Topic: Immigration to rural areas and changes in local youth’s life trajectories
keywords: Labour migration, rural areas, native mobility, social inequality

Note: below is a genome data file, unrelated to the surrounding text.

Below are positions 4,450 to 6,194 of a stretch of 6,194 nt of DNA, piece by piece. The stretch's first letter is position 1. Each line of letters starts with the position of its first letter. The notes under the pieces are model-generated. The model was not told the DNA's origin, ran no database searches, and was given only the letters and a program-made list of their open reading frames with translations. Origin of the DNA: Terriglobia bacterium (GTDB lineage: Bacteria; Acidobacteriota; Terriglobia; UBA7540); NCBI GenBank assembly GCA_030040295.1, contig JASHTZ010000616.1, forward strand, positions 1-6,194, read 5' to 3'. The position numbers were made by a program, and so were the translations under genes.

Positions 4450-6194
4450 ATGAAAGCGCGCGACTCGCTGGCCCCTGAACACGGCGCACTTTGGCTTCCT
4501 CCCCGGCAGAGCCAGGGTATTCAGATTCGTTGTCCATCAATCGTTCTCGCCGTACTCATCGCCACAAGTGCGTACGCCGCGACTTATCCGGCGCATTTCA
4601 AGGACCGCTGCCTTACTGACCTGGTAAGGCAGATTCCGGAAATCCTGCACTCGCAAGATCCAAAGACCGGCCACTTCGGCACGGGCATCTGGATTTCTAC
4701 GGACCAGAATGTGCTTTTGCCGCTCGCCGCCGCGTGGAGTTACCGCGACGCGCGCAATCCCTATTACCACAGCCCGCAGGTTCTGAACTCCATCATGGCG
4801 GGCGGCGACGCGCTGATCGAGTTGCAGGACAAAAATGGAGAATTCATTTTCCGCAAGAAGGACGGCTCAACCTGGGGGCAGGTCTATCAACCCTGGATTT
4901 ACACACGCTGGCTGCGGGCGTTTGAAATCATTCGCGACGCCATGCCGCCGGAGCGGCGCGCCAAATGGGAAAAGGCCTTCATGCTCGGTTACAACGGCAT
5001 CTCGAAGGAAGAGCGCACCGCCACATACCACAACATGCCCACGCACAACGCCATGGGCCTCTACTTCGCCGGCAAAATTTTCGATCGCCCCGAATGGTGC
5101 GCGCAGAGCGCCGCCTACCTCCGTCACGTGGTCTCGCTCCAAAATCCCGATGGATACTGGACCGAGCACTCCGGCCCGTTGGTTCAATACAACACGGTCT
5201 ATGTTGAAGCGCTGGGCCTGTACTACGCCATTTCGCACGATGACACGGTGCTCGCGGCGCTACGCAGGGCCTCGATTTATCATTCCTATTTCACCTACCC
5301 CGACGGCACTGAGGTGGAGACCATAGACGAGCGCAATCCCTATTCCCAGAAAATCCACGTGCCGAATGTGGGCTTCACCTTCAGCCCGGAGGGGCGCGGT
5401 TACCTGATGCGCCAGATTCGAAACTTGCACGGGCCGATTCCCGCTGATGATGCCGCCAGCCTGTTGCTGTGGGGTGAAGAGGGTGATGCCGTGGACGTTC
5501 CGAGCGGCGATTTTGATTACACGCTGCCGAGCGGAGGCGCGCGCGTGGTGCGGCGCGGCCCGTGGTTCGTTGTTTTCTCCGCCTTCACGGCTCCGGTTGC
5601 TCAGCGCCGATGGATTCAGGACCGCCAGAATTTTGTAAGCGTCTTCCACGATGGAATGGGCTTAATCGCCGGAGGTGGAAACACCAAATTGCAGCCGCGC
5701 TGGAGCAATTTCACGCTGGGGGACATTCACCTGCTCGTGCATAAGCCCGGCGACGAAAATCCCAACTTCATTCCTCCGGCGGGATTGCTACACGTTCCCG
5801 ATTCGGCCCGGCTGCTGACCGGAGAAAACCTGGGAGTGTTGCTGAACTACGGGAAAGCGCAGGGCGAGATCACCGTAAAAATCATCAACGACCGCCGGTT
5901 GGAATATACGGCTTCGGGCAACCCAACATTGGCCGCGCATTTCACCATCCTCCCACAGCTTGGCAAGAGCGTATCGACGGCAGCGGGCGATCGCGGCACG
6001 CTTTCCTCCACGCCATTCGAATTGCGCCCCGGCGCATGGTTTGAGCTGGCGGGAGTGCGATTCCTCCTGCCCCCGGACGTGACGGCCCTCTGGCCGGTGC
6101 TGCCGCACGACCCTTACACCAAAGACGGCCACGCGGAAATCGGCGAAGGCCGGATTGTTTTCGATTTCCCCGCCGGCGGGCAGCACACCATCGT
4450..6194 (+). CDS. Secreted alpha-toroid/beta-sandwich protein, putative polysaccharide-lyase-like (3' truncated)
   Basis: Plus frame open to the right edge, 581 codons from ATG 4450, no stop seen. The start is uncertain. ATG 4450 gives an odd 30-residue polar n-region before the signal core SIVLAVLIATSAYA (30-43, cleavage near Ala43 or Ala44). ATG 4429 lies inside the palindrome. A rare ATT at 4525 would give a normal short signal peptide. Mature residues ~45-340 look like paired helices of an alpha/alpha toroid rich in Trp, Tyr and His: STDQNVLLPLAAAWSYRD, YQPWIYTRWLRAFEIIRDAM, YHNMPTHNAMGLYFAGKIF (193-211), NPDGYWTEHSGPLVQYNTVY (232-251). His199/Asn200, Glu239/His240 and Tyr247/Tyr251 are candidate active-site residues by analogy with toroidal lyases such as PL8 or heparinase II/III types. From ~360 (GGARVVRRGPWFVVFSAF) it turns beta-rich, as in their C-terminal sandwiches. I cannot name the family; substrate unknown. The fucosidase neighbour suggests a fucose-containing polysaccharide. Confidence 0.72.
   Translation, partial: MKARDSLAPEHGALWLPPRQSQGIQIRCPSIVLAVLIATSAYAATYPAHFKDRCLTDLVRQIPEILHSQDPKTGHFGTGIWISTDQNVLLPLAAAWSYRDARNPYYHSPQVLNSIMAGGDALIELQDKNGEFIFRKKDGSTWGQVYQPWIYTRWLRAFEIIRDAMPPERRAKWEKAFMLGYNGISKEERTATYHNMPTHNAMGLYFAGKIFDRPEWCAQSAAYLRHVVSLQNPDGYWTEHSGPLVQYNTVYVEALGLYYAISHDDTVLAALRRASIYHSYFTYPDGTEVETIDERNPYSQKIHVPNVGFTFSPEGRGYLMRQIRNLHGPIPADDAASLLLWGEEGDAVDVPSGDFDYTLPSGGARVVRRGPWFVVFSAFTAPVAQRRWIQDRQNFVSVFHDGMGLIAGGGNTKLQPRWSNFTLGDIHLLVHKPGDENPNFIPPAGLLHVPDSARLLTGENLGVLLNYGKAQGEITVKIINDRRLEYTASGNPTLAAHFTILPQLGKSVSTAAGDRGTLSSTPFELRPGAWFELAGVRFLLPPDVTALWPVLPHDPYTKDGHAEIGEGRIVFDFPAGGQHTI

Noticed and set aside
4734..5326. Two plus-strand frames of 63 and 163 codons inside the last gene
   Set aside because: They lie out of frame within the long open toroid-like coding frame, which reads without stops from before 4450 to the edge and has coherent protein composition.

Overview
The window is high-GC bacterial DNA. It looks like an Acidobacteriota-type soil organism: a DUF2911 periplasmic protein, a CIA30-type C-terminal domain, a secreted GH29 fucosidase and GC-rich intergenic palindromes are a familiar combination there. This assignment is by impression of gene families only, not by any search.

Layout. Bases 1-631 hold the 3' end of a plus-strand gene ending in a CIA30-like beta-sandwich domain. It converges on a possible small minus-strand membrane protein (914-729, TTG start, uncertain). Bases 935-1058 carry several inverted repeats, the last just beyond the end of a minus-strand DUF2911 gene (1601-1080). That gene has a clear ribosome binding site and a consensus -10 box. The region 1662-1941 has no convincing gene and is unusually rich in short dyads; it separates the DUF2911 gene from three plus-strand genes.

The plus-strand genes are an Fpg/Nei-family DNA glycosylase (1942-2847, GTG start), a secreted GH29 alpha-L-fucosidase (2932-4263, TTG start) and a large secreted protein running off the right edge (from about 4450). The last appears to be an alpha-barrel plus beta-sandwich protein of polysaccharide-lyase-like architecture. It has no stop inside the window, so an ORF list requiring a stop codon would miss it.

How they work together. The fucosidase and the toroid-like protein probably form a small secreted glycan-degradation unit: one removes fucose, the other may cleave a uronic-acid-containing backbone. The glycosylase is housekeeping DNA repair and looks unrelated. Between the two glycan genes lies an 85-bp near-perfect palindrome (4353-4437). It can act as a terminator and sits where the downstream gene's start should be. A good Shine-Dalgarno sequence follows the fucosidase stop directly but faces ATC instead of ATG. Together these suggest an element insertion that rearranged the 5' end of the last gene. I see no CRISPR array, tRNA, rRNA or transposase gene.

After the EU-enlargements in 2004 and 2007, large numbers of labour migrants have arrived and settled in Norway. Many rural areas, previously unfamiliar with migration, have experienced a large influx of labour migrants. These migrants, which mainly are low-skilled workers from Eastern Europe, are now overrepresented in many rural industries, such as the fish processing industry, on shipyards, hotels and in agriculture. In the small and often uniform labour markets in rural areas, large changes brought about by labour migration might affect choices concerning settlement as well as educational and occupational choices. In this paper, I examine whether this influx of labour migrants to rural areas have had any effect on the mobility patterns of natives in rural Norway. Many rural areas struggle with depopulation and much is written about the potential in immigrants “rescuing” rural regions. However, if increasing numbers of immigrants affect native inflows or outflows, it is an important part of the picture and must be considered in the overall debate about immigration and depopulation in rural regions. While a large number of studies exist on the effect of immigration on native labour market outcomes, less research exist on the effect on natives’ geographical mobility, and particularly in rural areas. Previous research suggests immigration has a negative effect on native net migration, but other studies provide conflicting results. Some studies also find differential impact on different skill groups. Panel data regression with municipal-level register data from 2004 to 2016 is utilized to explore the effect of immigration on mobility patterns of natives in different skill groups.